Best Defense

Thomas E. Ricks' daily take on national security.

How L’il Kim might go: Assassinated by a top insider, not by an organized coup

There’s a good hard-headed piece in the new ish of the 'International Journal of Korean Studies' that works through various scenarioes of how Kim Jong Il might be killed.

Screen Shot 2015-12-10 at 10.41.37 AM
Screen Shot 2015-12-10 at 10.41.37 AM

 

There’s a good hard-headed piece in the new ish of the International Journal of Korean Studies that works through various scenarioes of how Kim Jong Il might be killed. The conclusion: “the assassination of Kim Jong-un is more likely to be carried out by a lone assassin from the country’s top leadership at a private gathering than by a group of plotters during a public event.” Such a lone gunman exit is likely to be followed by a power struggle, predicts the author, Sungmin Cho, a former South Korean military intelligence officer now doing a PhD at Georgetown University.

(HT 2 DM)

 

There’s a good hard-headed piece in the new ish of the International Journal of Korean Studies that works through various scenarioes of how Kim Jong Il might be killed. The conclusion: “the assassination of Kim Jong-un is more likely to be carried out by a lone assassin from the country’s top leadership at a private gathering than by a group of plotters during a public event.” Such a lone gunman exit is likely to be followed by a power struggle, predicts the author, Sungmin Cho, a former South Korean military intelligence officer now doing a PhD at Georgetown University.

(HT 2 DM)

Image credit: Wikimedia Commons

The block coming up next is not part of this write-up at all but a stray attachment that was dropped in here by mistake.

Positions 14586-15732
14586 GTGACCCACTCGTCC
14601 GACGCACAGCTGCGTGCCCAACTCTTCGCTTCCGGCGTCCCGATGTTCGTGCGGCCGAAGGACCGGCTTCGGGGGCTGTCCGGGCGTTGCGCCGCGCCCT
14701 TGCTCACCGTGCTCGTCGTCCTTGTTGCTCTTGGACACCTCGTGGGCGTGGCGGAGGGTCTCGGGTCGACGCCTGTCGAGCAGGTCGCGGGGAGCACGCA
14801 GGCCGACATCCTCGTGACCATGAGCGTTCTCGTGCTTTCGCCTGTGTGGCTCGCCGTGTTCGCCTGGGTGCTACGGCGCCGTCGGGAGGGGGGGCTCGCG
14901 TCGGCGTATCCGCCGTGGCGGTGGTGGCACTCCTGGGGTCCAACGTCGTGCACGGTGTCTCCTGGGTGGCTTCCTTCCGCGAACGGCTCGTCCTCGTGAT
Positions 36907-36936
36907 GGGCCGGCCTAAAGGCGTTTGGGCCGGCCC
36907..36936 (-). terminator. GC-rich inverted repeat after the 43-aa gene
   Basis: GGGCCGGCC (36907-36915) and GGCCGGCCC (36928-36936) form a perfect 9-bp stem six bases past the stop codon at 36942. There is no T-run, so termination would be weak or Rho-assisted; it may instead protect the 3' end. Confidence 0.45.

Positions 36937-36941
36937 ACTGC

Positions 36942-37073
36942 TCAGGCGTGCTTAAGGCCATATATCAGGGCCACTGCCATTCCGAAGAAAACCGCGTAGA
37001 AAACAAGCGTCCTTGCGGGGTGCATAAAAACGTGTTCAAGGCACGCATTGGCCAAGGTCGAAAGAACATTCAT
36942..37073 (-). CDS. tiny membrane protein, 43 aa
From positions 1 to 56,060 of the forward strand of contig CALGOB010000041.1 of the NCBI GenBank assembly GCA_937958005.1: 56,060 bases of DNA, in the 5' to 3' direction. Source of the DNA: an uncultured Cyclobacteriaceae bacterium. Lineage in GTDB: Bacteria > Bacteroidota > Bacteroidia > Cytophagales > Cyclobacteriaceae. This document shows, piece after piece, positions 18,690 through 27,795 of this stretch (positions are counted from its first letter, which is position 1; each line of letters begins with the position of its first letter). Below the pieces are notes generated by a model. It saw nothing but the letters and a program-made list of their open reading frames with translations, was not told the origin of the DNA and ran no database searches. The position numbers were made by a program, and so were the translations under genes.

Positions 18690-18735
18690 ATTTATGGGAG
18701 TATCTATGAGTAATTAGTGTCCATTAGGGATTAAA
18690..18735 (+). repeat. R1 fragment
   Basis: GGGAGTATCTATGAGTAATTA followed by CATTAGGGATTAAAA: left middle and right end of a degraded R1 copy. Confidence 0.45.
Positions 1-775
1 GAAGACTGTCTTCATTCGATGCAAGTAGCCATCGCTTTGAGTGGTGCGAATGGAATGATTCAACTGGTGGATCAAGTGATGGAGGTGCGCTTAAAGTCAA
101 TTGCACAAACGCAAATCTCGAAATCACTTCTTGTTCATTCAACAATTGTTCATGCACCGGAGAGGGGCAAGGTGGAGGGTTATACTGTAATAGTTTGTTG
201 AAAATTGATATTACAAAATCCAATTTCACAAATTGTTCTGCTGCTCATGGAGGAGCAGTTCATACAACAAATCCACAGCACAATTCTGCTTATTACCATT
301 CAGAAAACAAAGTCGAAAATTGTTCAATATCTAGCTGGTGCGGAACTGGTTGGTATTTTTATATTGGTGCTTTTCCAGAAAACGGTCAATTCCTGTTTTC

Thomas E. Ricks covered the U.S. military from 1991 to 2008 for the Wall Street Journal and then the Washington Post. He can be reached at ricksblogcomment@gmail.com. Twitter: @tomricks1

More from Foreign Policy

A Panzerhaubitze 2000 tank howitzer fires during a mission in Ukraine’s Donetsk region.
A Panzerhaubitze 2000 tank howitzer fires during a mission in Ukraine’s Donetsk region.

Lessons for the Next War

Twelve experts weigh in on how to prevent, deter, and—if necessary—fight the next conflict.

An illustration showing a torn Russian flag and Russian President Vladimir Putin.
An illustration showing a torn Russian flag and Russian President Vladimir Putin.

It’s High Time to Prepare for Russia’s Collapse

Not planning for the possibility of disintegration betrays a dangerous lack of imagination.

An unexploded tail section of a cluster bomb is seen in Ukraine.
An unexploded tail section of a cluster bomb is seen in Ukraine.

Turkey Is Sending Cold War-Era Cluster Bombs to Ukraine

The artillery-fired cluster munitions could be lethal to Russian troops—and Ukrainian civilians.

A joint session of Congress meets to count the Electoral College vote from the 2008 presidential election the House Chamber in the U.S. Capitol  January 8, 2009 in Washington.
A joint session of Congress meets to count the Electoral College vote from the 2008 presidential election the House Chamber in the U.S. Capitol January 8, 2009 in Washington.

Congrats, You’re a Member of Congress. Now Listen Up.

Some brief foreign-policy advice for the newest members of the U.S. legislature.